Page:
The Bridge on the River Kwai

PhotobucketPhotobucketThrilling epic about British prisoners during World War II who are ordered to build a bridge to accommodate the Burma-Siam railway.  Director David Lean has wisely focused not on the overall conflict, but on the individuals involved and in doing so, has fashioned a perfect fable.  Set in a Japanese  POW camp, this landmark story features the now classic battle of wills between camp commander Colonel Saito and prisoner Colonel Nicholson.  Sessue Hayakawa and Alec Guinness bring a brilliant subtlety to their respective parts.  Their characterizations are transcendent: fully formed characters that are noble in their determination, yet critically flawed.  The ethical conundrum it raises is just one of the many plot points that makes this drama so mesmerizing.  Every 161 minutes of this film just flies by, and I don’t say that often.

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3 Responses to “The Bridge on the River Kwai”

  1. I thought this movie was brilliant! Seeing it recently for the first time, I didn’t know what I was missing. Alec Guiness was a master at delivering each line with such passion and emotion. Every minute captured my attention and emotion. Great Great movie.

  2. The script has a weakness and it’s in the inconsistency of all the main characters except (if I can identify the character by the actor who played him) Hawkins. Granted the screenwriters had to start from some exaggerated caricatures in the Boulle novel, they COULD have improved them more. Supposedly tough Hayakawa lets himself be buffaloed too easily and turns soft too soon. None of Guinness’s colleagues ever thinks to tell him straight out, “Colonel, you’re helping the Japs!” and Guinness, despite understandably mixed emotions about building the bridge, just isn’t so dense a person that he would have totally overlooked the conflict with his duties as a soldier. The most improbable behavior though comes from Holden’s weary cynic. The last thing this guy would’ve done is give his life to get a bridge blown up that makes no difference to anything in a war that all he wants to do is get out of. If the writers wanted him to be gung ho at the end, they should’ve introduced him as somebody in whom that quality at least was latent.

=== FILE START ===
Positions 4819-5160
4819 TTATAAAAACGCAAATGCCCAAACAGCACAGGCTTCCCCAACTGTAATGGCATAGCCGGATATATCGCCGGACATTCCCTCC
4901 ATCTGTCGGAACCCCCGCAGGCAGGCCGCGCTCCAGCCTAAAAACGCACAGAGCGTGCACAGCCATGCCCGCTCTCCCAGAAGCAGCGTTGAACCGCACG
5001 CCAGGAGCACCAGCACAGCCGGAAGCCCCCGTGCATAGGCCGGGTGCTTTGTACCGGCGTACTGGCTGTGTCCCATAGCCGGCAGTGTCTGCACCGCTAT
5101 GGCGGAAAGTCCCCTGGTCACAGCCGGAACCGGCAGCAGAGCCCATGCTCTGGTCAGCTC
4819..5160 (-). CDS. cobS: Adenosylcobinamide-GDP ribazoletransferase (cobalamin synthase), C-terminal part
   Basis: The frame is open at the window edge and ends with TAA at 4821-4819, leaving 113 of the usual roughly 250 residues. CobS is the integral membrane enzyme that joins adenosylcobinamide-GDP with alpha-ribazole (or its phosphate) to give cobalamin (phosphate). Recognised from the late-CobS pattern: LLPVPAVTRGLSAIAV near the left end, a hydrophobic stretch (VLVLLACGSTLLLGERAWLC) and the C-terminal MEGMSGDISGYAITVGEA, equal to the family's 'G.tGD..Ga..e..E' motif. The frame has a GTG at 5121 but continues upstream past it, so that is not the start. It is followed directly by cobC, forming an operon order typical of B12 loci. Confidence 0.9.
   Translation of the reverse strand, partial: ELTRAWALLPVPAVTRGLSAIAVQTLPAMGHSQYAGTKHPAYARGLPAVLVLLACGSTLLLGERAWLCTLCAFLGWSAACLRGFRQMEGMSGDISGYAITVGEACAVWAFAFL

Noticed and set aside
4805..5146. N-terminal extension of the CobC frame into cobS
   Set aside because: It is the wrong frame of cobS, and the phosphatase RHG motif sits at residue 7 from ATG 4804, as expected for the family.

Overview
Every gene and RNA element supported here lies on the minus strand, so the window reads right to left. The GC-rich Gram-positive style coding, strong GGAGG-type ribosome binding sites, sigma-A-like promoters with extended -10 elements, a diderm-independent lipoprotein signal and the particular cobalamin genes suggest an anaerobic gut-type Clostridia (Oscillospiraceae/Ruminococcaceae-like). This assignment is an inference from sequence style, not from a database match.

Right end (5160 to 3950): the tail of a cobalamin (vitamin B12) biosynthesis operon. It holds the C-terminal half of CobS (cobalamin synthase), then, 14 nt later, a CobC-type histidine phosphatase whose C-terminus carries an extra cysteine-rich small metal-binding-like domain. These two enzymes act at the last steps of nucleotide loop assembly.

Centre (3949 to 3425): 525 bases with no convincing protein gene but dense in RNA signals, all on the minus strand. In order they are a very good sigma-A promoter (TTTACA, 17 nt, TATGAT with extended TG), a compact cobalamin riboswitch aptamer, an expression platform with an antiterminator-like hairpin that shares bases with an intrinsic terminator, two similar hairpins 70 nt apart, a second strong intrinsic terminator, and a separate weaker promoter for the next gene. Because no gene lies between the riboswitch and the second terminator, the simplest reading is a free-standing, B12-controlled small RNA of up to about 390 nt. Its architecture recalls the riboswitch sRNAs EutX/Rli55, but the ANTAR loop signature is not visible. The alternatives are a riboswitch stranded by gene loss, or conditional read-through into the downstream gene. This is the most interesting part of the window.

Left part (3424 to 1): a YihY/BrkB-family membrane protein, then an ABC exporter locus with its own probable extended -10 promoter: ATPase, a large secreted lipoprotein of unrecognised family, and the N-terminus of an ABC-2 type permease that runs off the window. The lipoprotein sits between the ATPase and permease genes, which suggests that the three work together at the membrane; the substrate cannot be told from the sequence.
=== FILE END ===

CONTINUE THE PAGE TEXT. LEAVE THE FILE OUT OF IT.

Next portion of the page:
• I will agree that Colonel Saito does go soft a little too quickly. It is somewhat explained that if doesn’t make some concessions, then the bridge will not be completed. This would bring so much shame, he would be forced to commit suicide.

      However, Shears (William Holden’s character) does NOT become “gung ho” at the end. He is FORCED to accompany the men on the expedition because he is threatened with being court-martialed. It is discovered he has been impersonating an officer after switching uniforms with the dead Commander Shears in an effort to get better treatment under the Japanese.

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